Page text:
Cassini’s last look at Enceladus

Before its plunge into Saturn’s atmosphere, the Cassini probe took one final look at the icy moon Enceladus and the plumes of water vapour erupting from its south pole.

14-hour timelapse of Saturn’s moon Enceladus as observed by Cassini.
14-hour timelapse of Saturn’s moon Enceladus as observed by Cassini.
NASA / JPL-Caltech / Space Science Institute

This movie sequence of images is from the last dedicated observation of the Enceladus plume by NASA's Cassini spacecraft.

The images were obtained over approximately 14 hours as Cassini's cameras stared at the active, icy moon. The view during the entire sequence is of the moon's night side, but Cassini's perspective Enceladus shifts during the sequence.

The movie begins with a view of the part of the surface lit by reflected light from Saturn and transitions to completely unilluminated terrain. The exposure time of the images changes about halfway through the sequence, in order to make fainter details visible. (The change also makes background stars become visible.)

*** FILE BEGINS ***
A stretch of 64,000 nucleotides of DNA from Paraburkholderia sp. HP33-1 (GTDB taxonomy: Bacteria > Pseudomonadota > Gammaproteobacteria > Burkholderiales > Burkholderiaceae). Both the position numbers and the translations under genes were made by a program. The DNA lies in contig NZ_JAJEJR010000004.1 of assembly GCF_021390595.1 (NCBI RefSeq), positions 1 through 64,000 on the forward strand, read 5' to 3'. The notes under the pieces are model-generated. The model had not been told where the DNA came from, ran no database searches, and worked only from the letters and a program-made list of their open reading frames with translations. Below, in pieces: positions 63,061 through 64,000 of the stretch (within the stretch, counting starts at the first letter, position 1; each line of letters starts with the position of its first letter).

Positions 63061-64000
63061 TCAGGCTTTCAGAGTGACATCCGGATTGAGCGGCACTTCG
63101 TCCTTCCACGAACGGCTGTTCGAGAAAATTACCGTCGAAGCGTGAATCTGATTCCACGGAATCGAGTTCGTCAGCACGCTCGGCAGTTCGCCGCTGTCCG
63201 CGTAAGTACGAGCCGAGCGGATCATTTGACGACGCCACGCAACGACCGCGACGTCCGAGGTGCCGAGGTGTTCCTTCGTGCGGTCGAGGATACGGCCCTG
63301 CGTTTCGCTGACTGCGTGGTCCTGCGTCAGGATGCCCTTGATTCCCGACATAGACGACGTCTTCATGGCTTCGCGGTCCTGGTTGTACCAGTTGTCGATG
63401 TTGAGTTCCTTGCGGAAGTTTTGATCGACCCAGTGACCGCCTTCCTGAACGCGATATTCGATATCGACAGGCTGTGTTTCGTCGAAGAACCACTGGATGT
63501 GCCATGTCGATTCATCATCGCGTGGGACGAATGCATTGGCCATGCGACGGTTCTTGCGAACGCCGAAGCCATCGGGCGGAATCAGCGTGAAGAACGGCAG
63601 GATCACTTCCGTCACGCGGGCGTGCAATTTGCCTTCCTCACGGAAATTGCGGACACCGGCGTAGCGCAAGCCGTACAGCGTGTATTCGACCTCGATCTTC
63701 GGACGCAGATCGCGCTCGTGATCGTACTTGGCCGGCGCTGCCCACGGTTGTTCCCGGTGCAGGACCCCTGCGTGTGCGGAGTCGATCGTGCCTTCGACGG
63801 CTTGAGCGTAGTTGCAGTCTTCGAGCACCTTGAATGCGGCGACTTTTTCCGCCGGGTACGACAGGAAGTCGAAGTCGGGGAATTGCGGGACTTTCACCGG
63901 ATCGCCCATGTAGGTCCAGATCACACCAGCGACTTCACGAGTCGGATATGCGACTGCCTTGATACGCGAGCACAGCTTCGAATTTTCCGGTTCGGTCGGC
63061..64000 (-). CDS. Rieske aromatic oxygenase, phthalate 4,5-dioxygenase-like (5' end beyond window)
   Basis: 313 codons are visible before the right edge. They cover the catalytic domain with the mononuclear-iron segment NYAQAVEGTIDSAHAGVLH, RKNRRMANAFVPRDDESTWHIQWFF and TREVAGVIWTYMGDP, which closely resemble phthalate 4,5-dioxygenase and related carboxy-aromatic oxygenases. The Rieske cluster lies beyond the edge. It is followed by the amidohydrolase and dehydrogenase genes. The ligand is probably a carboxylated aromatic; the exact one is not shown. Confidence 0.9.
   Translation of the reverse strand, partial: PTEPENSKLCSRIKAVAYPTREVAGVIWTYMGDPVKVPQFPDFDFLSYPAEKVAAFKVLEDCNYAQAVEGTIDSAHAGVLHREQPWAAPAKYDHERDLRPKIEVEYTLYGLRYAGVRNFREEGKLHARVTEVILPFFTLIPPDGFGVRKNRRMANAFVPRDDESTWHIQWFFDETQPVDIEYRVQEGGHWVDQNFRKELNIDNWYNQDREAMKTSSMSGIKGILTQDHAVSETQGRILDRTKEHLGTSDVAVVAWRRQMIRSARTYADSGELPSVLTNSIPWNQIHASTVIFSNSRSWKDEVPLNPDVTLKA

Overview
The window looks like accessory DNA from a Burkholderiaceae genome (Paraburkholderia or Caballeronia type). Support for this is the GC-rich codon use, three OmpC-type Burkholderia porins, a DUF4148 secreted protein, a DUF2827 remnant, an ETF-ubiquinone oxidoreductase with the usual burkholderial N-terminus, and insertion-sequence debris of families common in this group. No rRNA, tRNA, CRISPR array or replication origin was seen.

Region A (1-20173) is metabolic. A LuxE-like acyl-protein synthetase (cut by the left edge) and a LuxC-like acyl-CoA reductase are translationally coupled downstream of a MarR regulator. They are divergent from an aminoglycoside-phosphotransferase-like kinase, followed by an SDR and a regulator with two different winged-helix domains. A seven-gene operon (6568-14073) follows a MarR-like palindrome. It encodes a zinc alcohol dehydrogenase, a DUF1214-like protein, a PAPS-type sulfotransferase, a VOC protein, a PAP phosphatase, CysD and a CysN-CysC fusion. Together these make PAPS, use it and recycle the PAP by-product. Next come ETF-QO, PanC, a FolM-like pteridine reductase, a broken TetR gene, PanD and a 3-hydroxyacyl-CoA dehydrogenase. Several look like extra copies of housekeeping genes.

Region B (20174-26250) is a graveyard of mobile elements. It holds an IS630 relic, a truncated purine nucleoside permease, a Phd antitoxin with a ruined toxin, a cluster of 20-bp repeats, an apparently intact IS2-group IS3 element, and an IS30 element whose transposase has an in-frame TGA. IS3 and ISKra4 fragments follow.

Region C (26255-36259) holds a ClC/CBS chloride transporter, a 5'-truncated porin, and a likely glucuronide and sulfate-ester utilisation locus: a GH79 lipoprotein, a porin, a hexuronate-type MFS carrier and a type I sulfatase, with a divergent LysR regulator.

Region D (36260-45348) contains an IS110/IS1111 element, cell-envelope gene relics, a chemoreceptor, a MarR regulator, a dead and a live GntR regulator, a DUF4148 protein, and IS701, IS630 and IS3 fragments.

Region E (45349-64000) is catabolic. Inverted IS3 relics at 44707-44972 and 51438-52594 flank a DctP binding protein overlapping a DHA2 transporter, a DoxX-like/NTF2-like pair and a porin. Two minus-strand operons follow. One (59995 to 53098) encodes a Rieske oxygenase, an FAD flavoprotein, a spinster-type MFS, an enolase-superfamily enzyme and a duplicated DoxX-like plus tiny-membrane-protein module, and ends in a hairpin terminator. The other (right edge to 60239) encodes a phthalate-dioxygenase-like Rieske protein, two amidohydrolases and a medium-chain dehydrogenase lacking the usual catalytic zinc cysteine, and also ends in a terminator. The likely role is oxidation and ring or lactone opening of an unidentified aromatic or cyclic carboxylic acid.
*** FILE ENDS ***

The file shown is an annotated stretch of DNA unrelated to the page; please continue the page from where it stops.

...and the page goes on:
The images in this movie sequence were taken on August 28, 2017, using Cassini's narrow-angle camera. The images were acquired at a distance from Enceladus that changed from 1.1 million to 868,000 kilometres. Image scale changes during the sequence, from 7 to 5 kilometres per pixel.

Curated content from the editorial staff at Cosmos Magazine.
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